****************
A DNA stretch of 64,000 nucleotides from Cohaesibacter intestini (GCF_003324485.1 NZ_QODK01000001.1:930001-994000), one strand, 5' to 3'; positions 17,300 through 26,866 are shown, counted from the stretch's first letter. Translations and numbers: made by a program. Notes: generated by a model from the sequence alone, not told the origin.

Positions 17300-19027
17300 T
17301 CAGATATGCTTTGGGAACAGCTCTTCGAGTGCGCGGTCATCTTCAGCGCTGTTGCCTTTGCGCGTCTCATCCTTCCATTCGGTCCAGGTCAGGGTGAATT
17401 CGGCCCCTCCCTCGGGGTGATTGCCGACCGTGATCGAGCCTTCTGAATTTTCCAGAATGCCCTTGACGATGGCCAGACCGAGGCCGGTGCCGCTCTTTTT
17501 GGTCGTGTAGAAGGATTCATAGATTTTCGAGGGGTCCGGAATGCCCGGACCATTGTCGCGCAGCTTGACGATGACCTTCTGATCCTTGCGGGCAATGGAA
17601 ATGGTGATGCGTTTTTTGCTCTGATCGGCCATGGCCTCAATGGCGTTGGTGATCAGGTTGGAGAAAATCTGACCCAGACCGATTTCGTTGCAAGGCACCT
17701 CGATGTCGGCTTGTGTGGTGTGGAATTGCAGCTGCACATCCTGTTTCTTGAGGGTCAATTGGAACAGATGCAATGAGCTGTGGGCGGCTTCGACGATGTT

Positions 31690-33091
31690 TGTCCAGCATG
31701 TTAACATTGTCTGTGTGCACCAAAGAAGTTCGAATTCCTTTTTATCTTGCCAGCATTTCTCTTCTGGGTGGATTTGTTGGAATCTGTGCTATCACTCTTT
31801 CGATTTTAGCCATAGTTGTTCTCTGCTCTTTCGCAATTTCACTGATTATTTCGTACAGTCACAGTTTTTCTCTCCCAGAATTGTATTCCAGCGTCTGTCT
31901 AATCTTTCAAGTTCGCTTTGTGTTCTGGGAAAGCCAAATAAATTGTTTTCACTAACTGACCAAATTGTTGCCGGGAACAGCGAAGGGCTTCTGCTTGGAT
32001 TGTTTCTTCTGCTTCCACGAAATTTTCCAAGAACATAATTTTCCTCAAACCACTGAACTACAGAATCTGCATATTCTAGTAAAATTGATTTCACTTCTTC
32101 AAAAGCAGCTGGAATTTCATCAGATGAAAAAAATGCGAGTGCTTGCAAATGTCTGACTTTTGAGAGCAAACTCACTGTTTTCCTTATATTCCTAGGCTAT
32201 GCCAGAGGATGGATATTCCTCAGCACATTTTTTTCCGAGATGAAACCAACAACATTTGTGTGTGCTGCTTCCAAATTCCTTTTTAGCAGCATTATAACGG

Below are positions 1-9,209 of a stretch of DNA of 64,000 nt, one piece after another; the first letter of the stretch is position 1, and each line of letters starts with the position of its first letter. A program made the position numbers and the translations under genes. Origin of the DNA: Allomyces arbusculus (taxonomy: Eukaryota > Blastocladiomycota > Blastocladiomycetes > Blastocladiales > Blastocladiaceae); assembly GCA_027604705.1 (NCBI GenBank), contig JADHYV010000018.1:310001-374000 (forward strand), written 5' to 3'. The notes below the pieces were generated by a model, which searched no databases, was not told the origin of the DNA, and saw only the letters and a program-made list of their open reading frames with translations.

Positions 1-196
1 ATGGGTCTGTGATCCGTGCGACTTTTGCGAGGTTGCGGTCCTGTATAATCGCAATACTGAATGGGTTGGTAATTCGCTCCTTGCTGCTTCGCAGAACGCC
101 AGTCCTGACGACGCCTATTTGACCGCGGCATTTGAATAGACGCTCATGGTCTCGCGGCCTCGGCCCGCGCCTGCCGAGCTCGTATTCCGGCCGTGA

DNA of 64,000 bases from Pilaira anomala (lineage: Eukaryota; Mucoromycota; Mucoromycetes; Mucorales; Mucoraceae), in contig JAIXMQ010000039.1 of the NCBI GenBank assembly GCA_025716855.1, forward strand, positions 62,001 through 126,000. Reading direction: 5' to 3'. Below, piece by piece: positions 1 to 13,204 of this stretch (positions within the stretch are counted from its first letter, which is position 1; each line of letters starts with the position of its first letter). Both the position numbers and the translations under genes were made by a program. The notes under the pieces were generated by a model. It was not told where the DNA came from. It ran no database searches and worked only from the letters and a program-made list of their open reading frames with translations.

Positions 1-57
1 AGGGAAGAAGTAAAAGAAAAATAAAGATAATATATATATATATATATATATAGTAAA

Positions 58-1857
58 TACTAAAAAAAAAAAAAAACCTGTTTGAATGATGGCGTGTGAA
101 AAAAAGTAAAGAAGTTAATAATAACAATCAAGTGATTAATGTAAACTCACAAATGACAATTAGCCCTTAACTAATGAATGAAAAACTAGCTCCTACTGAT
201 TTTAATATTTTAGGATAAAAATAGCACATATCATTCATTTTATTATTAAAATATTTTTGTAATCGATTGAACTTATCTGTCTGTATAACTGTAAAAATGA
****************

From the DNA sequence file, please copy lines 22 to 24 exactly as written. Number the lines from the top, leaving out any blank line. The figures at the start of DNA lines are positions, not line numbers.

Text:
Positions 1-57
1 AGGGAAGAAGTAAAAGAAAAATAAAGATAATATATATATATATATATATATAGTAAA

Positions 58-1857